A new year is right around the corner, people will talk about how 2017 will “be their year,” everyone will resolve to make changes in their lives and very few, if any, will follow through.
I’ve personally come to the conclusion that new year’s resolutions are just not my thing.
Could I stand to lose 20 pounds? Yep. Making a resolution, however, is guaranteed to make sure it doesn’t happen.
This year I’ve decided to work on things with a broader impact than me regaining the waistline I had before I retired. I want to bring to light two subjects near and dear to my heart: One of those subjects happens to affect me and my fellow retirees, the other affects the soldiers whose welfare I still feel responsible for.
A few days before Christmas, the Army Times put out a story saying the Congressional Budget Office is advising Congress that billions of dollars could be saved by ending concurrent receipt. Concurrent receipt allows a military member who serves 20 or more years to receive both retirement pay and Veterans Affairs disability pay at the same time.
This may sound like a great idea until you realize the payments are completely separate issues. Retirement pay is for time served and comes from the Army’s budget. Disability pay comes from the VA for injuries sustained during a time of service.
In essence, the budget guys are saying that either my time was important or the physical/mental injuries sustained during service is important — but not both.
My family would say differently, as it’s my family who dealt with all the years I was deployed overseas and my family who deals with my aches and pains from those missed years.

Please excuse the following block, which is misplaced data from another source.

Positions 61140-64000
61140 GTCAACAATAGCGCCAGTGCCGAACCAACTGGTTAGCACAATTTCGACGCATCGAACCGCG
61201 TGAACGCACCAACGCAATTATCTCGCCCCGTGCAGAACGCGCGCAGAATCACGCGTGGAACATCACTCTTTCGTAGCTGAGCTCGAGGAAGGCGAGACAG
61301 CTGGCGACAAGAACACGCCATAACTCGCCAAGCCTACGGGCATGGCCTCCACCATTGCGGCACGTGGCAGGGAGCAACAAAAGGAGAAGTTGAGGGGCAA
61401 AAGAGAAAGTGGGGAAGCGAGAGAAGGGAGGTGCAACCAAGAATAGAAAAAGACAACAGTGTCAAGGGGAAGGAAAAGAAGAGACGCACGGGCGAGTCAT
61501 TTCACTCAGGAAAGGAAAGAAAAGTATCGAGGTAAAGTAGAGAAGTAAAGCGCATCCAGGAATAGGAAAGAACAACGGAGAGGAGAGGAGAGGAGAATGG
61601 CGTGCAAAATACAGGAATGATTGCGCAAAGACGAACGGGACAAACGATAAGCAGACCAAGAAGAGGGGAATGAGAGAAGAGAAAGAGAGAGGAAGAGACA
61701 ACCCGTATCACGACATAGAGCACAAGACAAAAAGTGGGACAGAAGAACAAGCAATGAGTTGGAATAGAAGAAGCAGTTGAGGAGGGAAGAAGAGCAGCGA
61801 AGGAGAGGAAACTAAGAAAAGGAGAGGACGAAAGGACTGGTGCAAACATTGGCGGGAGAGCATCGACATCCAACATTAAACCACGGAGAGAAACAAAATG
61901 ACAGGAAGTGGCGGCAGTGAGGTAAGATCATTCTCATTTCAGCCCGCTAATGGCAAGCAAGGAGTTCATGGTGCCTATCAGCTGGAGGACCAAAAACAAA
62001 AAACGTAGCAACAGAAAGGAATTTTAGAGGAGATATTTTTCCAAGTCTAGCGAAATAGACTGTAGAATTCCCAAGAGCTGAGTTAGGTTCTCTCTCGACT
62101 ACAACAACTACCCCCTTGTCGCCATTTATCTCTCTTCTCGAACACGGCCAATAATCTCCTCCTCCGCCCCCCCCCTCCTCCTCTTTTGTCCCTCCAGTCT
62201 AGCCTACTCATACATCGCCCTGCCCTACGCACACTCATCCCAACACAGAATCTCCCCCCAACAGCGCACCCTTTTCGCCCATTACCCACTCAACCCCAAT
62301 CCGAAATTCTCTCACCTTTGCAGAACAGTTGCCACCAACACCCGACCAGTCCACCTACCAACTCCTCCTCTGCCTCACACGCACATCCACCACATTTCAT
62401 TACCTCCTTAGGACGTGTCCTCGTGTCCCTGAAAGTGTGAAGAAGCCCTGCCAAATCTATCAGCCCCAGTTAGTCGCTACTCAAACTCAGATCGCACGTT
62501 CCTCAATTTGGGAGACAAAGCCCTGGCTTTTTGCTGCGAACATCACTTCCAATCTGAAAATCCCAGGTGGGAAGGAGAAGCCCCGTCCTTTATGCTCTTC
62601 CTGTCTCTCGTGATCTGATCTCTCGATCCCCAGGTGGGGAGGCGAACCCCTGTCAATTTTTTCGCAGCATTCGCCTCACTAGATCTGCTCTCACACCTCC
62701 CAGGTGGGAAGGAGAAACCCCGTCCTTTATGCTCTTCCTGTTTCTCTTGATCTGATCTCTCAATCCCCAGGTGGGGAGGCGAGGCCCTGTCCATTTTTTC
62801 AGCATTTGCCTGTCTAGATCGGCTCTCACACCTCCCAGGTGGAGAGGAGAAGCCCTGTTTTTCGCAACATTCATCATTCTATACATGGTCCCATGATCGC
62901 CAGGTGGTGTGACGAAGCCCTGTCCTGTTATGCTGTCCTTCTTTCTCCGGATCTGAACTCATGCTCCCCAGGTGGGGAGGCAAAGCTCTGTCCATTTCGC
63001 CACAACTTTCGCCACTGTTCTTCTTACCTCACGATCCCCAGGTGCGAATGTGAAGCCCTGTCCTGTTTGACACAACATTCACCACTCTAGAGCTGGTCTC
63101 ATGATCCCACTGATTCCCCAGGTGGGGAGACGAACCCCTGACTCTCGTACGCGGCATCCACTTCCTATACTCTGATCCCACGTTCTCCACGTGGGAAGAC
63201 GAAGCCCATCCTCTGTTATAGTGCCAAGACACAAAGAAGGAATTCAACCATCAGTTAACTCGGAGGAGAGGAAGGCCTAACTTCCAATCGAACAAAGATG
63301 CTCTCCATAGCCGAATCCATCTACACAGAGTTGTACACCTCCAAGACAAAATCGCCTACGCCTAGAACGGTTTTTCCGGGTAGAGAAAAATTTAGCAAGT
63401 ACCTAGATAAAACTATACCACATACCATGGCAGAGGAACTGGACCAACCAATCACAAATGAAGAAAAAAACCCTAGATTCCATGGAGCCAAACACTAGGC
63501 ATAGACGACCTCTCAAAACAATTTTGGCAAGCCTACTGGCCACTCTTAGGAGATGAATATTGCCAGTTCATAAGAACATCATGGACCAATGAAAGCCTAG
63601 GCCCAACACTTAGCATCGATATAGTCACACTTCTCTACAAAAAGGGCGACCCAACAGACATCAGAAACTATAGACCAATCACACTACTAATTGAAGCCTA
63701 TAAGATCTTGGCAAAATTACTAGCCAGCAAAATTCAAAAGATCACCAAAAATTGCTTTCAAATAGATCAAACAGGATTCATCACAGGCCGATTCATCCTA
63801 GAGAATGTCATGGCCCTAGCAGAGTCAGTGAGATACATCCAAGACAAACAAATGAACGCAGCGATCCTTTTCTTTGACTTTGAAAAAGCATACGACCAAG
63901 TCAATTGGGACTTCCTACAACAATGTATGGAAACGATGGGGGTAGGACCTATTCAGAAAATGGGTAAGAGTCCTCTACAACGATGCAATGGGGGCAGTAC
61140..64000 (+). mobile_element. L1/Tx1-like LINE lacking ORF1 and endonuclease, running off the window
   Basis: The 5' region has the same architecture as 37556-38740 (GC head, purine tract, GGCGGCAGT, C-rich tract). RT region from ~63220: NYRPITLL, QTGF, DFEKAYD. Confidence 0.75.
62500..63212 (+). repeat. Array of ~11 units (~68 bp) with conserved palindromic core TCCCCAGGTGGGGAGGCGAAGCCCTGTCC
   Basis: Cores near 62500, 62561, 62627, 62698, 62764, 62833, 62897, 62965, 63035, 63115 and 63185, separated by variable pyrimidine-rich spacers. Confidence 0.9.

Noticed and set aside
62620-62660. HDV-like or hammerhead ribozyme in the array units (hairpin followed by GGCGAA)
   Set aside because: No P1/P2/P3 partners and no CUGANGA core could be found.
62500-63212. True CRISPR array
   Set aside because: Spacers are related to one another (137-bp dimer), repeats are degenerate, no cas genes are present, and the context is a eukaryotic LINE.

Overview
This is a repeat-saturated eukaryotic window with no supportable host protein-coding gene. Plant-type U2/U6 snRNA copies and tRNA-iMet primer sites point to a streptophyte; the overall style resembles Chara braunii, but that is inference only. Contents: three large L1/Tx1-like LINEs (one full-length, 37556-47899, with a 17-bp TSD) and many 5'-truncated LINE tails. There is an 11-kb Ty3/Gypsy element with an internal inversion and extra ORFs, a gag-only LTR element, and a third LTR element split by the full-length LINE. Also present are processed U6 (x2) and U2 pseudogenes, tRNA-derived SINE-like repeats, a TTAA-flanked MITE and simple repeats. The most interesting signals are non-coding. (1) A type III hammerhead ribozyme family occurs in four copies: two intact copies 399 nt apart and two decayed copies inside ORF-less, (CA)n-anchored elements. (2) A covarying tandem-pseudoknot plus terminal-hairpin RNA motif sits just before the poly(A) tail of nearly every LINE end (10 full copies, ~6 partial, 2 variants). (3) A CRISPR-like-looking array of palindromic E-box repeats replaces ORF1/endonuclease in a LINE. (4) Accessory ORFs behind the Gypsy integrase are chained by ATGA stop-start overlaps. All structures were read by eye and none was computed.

The other issue which concerns me is that soldiers will still be expected to begin paying premiums for their health care starting in 2018.
Whether you have served or not, the thought of making a soldier pay for the right to health care after he or she was shipped off to a combat zone is one which should be unacceptable. Our military may be an all-volunteer force, but it’s the federal government which chooses to send those volunteers into harm’s way.
Telling a soldier he or she will have to pay for the privilege of getting a new leg after losing one to an improvised explosive device isn’t just a slap in the face for service, but a punch in the gut to add insult to injury.
These issues can be addressed, but it will take many of us speaking with one, loud voice to do so.
Put your congressman on speed dial. Add your senator’s email address to your distribution list.
Contact them often, because if enough of us speak, I guarantee they will listen.
David A. BRYANT is an Army retiree and the military editor for the Killeen Daily Herald. You can reach him at email@example.com or 254-501-7554.
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